‘Percy Jackson: Sea of Monsters’ a dull, derivative ‘Harry Potter’ retread

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percy jackson posterPercy Jackson: Sea of Monsters

Directed by Thor Freudenthal

Written by Marc Guggenheim

USA, 2013

The footprint that J.K. Rowling left in the world of pop culture is ever-expanding, even as those who are influenced by her work often produce something that feels less like an homage to the world of Hogwarts, Muggles, and wizards, and more like shameless rip-offs or mashups. So it goes with Percy Jackson: Sea of Monsters, the sequel to the moderately successful 2010 fantasy Percy Jackson and the Olympians: The Lightning Thief. Like its predecessor, Sea of Monsters owes a great debt to Harry Potter and his magical friends, and thus, is rarely able to rise above the level of dull and derivative.

Again, Logan Lerman is the title character, a blandly goodhearted demigod (called Half Bloods here), the son of a human woman and Poseidon, god of the sea. Percy and his friends Grover (Brandon T. Jackson) and Annabeth (Alexandra Daddario) team up once again to save Olympus, humanity, the world, etc. after the barrier to the teen-demigod home is fractured by Luke (Jake Abel), the demigod who caused all sorts of trouble in (and because he was) The Lightning Thief. There is a prophecy, because of course there is; there are numerous CGI-laden sequences, because of course there are; and there is very little else outside of constant reminders that the Harry Potter film and book series were both special in so many ways that this film can’t begin to achieve.

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To be clear, it’s not as if J.K. Rowling cornered the market on teenagers being dominated by angst over prophecies, or on a trio of friends teaming up to fight fantastical evil. But the Boy Who Lived hovers over the Percy Jackson movies, mostly for ill. Lerman was a breath of fresh, wounded air in last year’s The Perks of Being a Wallflower, but is removed of any wit, life, or personality as Percy. The same goes for Daddario and Jackson, even if the latter is given most of the thuddingly flat comic-relief one-liners. In fact, the only people on screen who are allowed any vitality are the adult characters, of which there are six. Even worse, they may have a combined screen time of 15 minutes. Thankfully, those adults include Stanley Tucci, Nathan Fillion, Yvette Nicole Brown, and Anthony Head (stepping in for Pierce Brosnan). Even though each of these actors has a vague look that could be read as “And I’ll get my paycheck when?”, the adult characters have a bit more fun onscreen. (Fillion, in particular, is a delight in his one-scene role, even getting in a funny, if totally baffling, dig at one of his former beloved roles.)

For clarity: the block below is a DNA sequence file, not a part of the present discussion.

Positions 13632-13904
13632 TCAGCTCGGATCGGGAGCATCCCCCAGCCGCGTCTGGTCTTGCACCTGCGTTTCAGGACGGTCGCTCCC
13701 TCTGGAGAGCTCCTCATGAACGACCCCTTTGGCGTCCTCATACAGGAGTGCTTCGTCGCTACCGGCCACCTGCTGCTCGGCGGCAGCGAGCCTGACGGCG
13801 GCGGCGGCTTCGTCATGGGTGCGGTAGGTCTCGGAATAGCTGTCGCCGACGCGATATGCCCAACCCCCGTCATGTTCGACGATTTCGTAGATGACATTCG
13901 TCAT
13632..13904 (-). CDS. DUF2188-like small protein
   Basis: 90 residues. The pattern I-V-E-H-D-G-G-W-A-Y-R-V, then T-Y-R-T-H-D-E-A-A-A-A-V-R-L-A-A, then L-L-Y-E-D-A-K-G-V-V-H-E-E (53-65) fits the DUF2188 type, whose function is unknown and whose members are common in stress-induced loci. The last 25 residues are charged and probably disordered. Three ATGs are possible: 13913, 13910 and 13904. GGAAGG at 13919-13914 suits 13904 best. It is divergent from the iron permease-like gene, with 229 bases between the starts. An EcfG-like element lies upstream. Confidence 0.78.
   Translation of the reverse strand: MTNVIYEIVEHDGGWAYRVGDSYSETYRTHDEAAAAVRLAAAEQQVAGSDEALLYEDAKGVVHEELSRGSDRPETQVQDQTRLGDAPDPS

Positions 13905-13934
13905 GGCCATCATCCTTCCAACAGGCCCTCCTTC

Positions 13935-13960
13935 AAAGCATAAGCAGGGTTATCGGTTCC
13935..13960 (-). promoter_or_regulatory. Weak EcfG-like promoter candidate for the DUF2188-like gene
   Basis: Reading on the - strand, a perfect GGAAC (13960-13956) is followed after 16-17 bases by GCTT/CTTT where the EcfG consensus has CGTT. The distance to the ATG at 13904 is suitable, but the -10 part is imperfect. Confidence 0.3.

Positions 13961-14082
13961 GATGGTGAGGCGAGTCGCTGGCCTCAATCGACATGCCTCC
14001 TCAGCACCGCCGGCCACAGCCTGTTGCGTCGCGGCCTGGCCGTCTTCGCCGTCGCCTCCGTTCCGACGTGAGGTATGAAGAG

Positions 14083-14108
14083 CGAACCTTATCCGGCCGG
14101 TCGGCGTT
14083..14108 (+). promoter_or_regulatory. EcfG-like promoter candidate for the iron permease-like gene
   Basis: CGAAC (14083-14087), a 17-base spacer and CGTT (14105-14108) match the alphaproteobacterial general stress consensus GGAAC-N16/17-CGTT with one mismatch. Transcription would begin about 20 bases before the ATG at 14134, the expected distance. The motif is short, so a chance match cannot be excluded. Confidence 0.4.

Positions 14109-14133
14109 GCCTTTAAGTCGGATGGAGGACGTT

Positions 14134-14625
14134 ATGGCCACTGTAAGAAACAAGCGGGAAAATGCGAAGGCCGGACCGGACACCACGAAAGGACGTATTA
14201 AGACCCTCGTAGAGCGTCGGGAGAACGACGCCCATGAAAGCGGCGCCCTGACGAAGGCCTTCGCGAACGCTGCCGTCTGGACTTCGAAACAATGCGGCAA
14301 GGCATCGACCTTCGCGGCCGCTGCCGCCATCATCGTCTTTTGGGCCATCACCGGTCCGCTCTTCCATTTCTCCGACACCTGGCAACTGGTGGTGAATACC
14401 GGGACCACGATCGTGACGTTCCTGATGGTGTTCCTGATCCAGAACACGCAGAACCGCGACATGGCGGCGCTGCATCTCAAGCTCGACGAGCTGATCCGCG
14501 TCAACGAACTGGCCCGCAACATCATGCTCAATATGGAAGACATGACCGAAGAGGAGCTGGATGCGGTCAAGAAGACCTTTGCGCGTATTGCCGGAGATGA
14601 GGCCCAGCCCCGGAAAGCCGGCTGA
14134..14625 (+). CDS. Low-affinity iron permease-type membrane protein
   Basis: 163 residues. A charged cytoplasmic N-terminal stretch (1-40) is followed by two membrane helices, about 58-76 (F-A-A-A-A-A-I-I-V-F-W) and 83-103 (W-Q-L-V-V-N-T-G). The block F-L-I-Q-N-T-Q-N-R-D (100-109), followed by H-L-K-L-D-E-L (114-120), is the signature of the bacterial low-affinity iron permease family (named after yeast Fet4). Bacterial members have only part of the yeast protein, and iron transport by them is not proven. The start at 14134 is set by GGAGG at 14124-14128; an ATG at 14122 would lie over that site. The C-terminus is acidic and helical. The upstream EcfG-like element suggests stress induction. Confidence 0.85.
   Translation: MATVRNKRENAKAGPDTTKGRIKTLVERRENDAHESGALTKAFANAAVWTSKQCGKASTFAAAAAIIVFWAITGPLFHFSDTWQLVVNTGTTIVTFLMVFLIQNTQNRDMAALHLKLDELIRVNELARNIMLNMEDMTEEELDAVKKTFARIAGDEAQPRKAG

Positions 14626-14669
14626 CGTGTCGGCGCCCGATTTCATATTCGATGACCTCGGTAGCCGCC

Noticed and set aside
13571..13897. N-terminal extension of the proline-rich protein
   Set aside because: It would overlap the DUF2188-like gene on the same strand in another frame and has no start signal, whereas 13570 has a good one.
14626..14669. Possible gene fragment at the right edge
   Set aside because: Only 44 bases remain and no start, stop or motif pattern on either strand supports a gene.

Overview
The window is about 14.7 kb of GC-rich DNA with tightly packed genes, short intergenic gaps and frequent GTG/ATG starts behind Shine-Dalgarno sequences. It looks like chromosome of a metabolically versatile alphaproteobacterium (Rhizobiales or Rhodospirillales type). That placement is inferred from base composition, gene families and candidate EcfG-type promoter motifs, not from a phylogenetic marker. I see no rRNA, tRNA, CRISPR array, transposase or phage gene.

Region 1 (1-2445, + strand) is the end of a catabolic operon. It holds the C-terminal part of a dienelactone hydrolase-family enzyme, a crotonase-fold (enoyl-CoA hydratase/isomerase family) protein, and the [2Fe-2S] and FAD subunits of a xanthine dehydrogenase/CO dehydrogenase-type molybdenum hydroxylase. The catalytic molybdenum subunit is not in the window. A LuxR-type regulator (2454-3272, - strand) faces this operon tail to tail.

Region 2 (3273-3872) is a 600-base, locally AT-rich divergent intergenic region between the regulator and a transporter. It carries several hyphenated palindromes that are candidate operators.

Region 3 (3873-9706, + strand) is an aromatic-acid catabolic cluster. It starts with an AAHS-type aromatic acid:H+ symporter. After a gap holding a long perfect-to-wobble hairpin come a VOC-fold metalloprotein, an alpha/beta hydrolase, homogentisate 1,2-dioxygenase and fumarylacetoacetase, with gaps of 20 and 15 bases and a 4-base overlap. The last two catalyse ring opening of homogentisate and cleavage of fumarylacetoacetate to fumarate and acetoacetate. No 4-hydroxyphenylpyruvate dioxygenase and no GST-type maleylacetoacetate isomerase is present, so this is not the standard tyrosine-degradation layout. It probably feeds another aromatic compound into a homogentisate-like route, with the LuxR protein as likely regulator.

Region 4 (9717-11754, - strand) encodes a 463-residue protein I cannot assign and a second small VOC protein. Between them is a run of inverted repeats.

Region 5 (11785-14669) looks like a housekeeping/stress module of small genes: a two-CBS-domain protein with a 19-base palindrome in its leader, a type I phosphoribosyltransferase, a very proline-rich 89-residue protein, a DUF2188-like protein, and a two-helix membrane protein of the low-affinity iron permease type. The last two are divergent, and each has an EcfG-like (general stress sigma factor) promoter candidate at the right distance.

The younger performers aren’t so much unskilled as left adrift by a script, from writer Marc Guggenheim, that sends them from one locale to another, never letting the characters breathe or develop outside of singular traits. (Here, Percy gets a Cyclops brother who is more friendly than the rest of his race, and that’s all there is we know about him. One minor plot point revolves around him carrying an inexplicably loud backpack that attracts attention; it’s all the more inexplicable because no one ever bothers to ask what the hell he’s carrying that’s making such a racket.) Each new setting isn’t particularly striking to look at, even in 3D; they’re just excuses for more and more CGI to be injected into the proceedings. Perhaps most troubling is that the climax takes place partially at a fictional and mythological theme park, but was shot at the dilapidated and abandoned site of the former Six Flags New Orleans, partially destroyed and left for dead in the wake of Hurricane Katrina. Though the location may have offered director Thor Freudenthal some visually arresting untouched images, it’s uncomfortable to see that tarnished-by-nature locale used for a special-effects-heavy kids’ movie.

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Percy Jackson: Sea of Monsters is a half-hearted, bland attempt to tide families over in the dog days of summer 2013. Its young cast deserves better; they may not be as innately talented as Daniel Radcliffe, Emma Watson, or Rupert Grint (though Lerman has shown that he’s got a future outside of such projects), but the script they’re saddled with is an unbeatable albatross around their collective necks. Though it’s been nearly 3 years since the last Harry Potter movie and over 6 years since the last Harry Potter book, the series’ impact is still being felt and the content copied and warmed over. Maybe with less cheap-looking CGI, maybe with a punchier, smarter, less pandering script, Percy Jackson: Sea of Monsters would be more entertaining and not an empty, shallow husk. Unfortunately, the latter is what we’re left with, an unwelcome gift and closer to the summer movie season.

— Josh Spiegel






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